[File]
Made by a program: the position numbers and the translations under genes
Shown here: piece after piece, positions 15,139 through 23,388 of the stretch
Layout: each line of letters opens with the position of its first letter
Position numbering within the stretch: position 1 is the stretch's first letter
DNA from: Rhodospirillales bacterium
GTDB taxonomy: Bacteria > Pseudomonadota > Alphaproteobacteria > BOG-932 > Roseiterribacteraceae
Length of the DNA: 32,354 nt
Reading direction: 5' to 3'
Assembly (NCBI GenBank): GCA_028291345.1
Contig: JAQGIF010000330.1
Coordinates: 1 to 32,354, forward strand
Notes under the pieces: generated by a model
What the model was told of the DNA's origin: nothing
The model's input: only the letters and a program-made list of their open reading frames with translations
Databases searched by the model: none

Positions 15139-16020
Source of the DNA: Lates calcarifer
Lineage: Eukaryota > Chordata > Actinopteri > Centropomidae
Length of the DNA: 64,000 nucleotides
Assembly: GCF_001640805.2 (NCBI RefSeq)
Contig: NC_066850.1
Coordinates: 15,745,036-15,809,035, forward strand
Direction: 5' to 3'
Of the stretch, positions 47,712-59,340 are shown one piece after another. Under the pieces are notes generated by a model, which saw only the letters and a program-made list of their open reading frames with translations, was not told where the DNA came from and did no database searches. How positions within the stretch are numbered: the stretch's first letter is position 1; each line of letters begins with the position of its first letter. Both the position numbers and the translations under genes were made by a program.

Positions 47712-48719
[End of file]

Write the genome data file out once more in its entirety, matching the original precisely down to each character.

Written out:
Made by a program: the position numbers and the translations under genes
Shown here: piece after piece, positions 15,139 through 23,388 of the stretch
Layout: each line of letters opens with the position of its first letter
Position numbering within the stretch: position 1 is the stretch's first letter
DNA from: Rhodospirillales bacterium
GTDB taxonomy: Bacteria > Pseudomonadota > Alphaproteobacteria > BOG-932 > Roseiterribacteraceae
Length of the DNA: 32,354 nt
Reading direction: 5' to 3'
Assembly (NCBI GenBank): GCA_028291345.1
Contig: JAQGIF010000330.1
Coordinates: 1 to 32,354, forward strand
Notes under the pieces: generated by a model
What the model was told of the DNA's origin: nothing
The model's input: only the letters and a program-made list of their open reading frames with translations
Databases searched by the model: none

Positions 15139-16020
Source of the DNA: Lates calcarifer
Lineage: Eukaryota > Chordata > Actinopteri > Centropomidae
Length of the DNA: 64,000 nucleotides
Assembly: GCF_001640805.2 (NCBI RefSeq)
Contig: NC_066850.1
Coordinates: 15,745,036-15,809,035, forward strand
Direction: 5' to 3'
Of the stretch, positions 47,712-59,340 are shown one piece after another. Under the pieces are notes generated by a model, which saw only the letters and a program-made list of their open reading frames with translations, was not told where the DNA came from and did no database searches. How positions within the stretch are numbered: the stretch's first letter is position 1; each line of letters begins with the position of its first letter. Both the position numbers and the translations under genes were made by a program.

Positions 47712-48719